Samantha, Cam, and Nick: “My Disability Won’t Define Me”

Samantha pushes wheelbarrow full of feed inside horse barn.Samantha Johnston was one of three students working a summer job at Rummler Run Farm near Buxton, Maine. It’s not always easy to find summer work, and it can be even more difficult as a teenager with a disability.

“We go into schools to teach job readiness,” said Sarah Morton, youth peer mentoring/counselor at Alpha One in Portland, Maine. “The newest thing we’ve added is AgrAbility. What we’re finding is that businesses are afraid to hire kids with disabilities, so our goal is to help businesses learn about them by bringing them on-board to show how they do. Students work three days a week at the farm, and the fun thing is that they get paid.”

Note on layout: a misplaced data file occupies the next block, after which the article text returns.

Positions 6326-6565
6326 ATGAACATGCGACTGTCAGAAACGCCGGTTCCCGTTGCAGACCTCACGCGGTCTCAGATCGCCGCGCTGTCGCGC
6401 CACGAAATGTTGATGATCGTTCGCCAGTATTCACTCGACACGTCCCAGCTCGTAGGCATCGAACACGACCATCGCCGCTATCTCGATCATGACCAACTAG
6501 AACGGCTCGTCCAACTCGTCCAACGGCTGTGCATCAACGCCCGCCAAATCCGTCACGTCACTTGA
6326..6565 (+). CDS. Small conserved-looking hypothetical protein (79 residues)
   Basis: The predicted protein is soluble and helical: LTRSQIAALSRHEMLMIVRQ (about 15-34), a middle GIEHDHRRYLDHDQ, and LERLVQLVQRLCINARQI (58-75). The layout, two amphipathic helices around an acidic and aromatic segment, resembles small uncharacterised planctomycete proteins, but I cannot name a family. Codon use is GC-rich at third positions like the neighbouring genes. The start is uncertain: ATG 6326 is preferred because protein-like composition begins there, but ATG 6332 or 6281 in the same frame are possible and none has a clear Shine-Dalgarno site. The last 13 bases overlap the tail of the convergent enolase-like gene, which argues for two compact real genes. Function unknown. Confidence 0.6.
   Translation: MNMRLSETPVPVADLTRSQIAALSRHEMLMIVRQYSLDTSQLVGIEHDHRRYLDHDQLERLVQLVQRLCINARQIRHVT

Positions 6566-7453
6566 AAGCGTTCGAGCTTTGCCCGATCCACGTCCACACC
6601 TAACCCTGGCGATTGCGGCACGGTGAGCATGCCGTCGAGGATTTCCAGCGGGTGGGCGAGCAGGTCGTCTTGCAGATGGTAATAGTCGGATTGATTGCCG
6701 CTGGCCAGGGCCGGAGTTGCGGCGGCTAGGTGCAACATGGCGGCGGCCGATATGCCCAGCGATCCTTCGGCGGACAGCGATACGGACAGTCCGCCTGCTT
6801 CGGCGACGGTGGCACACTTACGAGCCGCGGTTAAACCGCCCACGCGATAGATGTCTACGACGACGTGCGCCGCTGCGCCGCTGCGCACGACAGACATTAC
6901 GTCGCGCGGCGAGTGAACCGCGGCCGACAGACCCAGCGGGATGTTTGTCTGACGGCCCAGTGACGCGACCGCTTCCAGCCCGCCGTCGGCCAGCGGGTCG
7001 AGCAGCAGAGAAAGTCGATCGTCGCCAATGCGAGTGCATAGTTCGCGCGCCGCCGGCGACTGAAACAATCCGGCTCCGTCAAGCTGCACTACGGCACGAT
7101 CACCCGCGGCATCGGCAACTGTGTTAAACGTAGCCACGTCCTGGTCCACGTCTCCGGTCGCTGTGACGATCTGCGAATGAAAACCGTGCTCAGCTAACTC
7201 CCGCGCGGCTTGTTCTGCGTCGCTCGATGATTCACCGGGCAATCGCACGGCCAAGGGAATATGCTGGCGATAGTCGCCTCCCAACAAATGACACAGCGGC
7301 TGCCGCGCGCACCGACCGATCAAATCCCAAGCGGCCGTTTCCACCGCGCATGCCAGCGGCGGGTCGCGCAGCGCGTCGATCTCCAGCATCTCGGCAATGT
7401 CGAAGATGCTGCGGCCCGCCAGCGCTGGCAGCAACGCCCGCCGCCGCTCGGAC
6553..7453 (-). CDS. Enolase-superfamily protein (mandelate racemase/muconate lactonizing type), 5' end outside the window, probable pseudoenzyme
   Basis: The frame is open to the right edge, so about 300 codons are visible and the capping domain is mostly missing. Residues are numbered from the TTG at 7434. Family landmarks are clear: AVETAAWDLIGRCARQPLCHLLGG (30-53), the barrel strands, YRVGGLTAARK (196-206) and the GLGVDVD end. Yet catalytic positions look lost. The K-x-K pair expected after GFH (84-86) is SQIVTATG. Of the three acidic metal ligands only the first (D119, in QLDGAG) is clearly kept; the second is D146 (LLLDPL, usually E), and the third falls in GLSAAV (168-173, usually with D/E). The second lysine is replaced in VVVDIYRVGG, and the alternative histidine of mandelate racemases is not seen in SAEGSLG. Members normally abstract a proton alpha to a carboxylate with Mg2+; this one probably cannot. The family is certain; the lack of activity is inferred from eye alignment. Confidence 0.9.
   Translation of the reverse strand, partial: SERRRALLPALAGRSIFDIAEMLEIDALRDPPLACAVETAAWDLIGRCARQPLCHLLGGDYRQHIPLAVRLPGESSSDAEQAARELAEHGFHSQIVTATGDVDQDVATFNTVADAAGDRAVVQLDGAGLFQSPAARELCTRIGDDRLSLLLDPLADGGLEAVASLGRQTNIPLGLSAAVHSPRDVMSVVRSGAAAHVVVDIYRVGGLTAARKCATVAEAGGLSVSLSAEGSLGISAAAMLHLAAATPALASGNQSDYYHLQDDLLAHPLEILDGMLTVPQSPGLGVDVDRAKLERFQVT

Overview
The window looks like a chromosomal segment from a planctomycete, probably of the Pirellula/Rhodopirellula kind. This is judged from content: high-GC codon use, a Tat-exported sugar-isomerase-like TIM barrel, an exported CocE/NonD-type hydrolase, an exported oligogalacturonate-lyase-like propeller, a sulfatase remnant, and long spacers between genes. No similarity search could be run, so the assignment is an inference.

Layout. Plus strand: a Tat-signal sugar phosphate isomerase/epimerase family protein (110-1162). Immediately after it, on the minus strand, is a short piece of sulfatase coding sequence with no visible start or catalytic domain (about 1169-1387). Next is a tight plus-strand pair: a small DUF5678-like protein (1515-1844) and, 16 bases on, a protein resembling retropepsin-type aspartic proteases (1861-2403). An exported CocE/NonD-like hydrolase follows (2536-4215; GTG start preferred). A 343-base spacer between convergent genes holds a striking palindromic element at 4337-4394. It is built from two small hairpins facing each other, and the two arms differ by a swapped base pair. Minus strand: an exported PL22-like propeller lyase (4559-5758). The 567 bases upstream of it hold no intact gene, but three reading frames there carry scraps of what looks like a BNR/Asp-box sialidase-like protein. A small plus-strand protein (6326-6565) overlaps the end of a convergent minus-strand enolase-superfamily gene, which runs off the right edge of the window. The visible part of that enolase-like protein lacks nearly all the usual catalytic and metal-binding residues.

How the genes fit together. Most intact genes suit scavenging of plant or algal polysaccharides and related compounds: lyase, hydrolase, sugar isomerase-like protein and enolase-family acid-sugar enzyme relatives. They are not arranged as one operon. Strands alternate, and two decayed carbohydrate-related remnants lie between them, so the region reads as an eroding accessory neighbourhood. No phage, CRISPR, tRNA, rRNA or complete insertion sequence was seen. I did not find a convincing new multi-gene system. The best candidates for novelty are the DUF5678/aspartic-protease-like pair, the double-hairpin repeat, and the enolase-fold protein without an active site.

The program is a partnership between Maine AgrAbility, the University of Maine, and Alpha One, and is funded by the Maine Department of Labor Division of Vocational Rehabilitation.

“These kids are really motivated,” said farm owner Sally Farrell. “They like animals. They’re interested in agriculture, so it’s a good fit. As older farmers, we need to encourage youth. Especially youth with disabilities. Everybody can be successful on the farm.”

Student Cam agreed. “I am learning about myself, and a lot about these animals, and learning about how to communicate with my peers better,” he says. “Teamwork is awesome. Teamwork is everything in business.”

He adds, “I know my disability is not going to define who I am. Actually, it makes me work harder. Work should be fun. I love this job.”